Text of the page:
Types of Worker
UK law distinguishes between “employees”, “workers” and the “self-employed”. The protection that is given under UK law depends on the nature of the relationship. You should be confident in your classification of each team member so as to understand your obligations and the associated risks.
- “Employees” have the most comprehensive protection with the benefit of rights such as the right not to be unfairly dismissed (subject to the necessary length of service), the right to a redundancy payment, the right to a statutory minimum period of notice of the termination of the employment, the right to take maternity/paternity/parental/adoption leave and the right to request flexible working.
- “Workers“, as a separately identifiable category of staff, is a concept almost unique to the UK and represents something of a hybrid between an employee and a self-employed contractor. The term is typically used to describe individuals who enter into contracts to perform work personally for an ’employing party’, but that employer is not by virtue of the contract a client or customer of the individual. The distinction is not always easy to draw. Such workers enjoy certain statutory protections but these are less extensive than those conferred on employees.
- Truly “self-employed” individuals do not enjoy any employment rights and should be responsible for their own business affairs, including taxation. However, case law in this area has significantly increased the risk that individuals working personally will be considered workers. Misclassification of status is a real risk for companies (see further below).
You should take particular care when engaging individual contractors (also commonly known as consultants) to ensure the nature of relationship justifies the name given to it.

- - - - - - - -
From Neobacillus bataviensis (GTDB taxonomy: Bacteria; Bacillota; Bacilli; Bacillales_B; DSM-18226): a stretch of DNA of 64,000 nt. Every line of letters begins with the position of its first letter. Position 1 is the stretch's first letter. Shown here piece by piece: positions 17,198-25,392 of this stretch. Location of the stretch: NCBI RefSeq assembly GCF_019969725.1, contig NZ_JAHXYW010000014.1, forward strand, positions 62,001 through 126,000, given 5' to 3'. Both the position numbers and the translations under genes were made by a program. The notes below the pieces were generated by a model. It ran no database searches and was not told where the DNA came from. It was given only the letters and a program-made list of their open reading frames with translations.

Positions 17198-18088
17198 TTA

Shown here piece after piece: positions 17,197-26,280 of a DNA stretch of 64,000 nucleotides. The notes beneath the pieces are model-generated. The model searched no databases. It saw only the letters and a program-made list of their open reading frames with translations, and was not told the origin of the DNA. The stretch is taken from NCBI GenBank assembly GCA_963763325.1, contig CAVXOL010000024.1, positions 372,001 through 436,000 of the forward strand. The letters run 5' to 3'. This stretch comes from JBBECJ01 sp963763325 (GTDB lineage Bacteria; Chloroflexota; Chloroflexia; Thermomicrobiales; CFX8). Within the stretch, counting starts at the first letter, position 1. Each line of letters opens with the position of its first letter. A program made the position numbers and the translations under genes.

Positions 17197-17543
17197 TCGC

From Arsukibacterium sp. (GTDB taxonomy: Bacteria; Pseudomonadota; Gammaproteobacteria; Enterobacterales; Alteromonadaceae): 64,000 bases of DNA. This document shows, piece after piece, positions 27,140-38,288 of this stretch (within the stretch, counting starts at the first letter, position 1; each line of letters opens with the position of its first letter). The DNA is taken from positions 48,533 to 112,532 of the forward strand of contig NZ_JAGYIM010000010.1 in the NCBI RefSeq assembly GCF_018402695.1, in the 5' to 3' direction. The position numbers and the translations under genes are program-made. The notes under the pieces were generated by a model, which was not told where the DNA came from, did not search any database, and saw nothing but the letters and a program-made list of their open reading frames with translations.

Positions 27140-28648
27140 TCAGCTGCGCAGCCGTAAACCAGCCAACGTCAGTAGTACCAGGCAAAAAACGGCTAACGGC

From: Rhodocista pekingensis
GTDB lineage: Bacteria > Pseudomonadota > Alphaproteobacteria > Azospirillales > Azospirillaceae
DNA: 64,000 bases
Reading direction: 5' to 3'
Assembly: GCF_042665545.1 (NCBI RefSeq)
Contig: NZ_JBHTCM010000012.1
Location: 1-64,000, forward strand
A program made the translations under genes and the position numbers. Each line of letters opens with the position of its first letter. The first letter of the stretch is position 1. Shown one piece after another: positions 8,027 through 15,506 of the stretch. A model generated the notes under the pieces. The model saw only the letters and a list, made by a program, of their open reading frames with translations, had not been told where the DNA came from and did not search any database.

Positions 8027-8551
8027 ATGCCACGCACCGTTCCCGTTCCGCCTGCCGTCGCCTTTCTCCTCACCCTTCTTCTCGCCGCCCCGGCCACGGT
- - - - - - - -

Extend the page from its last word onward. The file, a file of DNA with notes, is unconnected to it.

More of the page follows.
Key features to be considered when evaluating employment status include, but are not limited to:
- Personal service (i.e. whether a specified individual is expected to undertake the services or a substitute can be deployed);
- Mutuality of obligation (i.e. whether the hirer obliged to provide work and the individual is obliged to accept work); and
- Control (i.e. the extent to which the individual may determine their own method of working).
The greater the level of personal service, mutuality of obligation and control, the greater the prospect an individual will be considered an employee or worker, irrespective of the label given and the terms of any agreement.
Fixed Term & Part Time Employees
Employees may be engaged on definite/fixed-term contracts and/or on part-time hours. However, such employees have the right not to be treated less favourably than comparable permanent or full-time employees in relation to the terms of their contract or by being subjected to any other detriment. Employers may only treat fixed-term employees or part-time workers less favourably where such treatment can be objectively justified.
Fixed-term employees will be deemed to be permanent employees if they have been employed under successive fixed-term contracts for four or more years, unless the use of another fixed-term contract can be objectively justified by the employer. Moreover, non-renewal of a fixed-term employment contract will constitute a dismissal by the employer for the purposes of UK employment law and the rules on termination should be considered.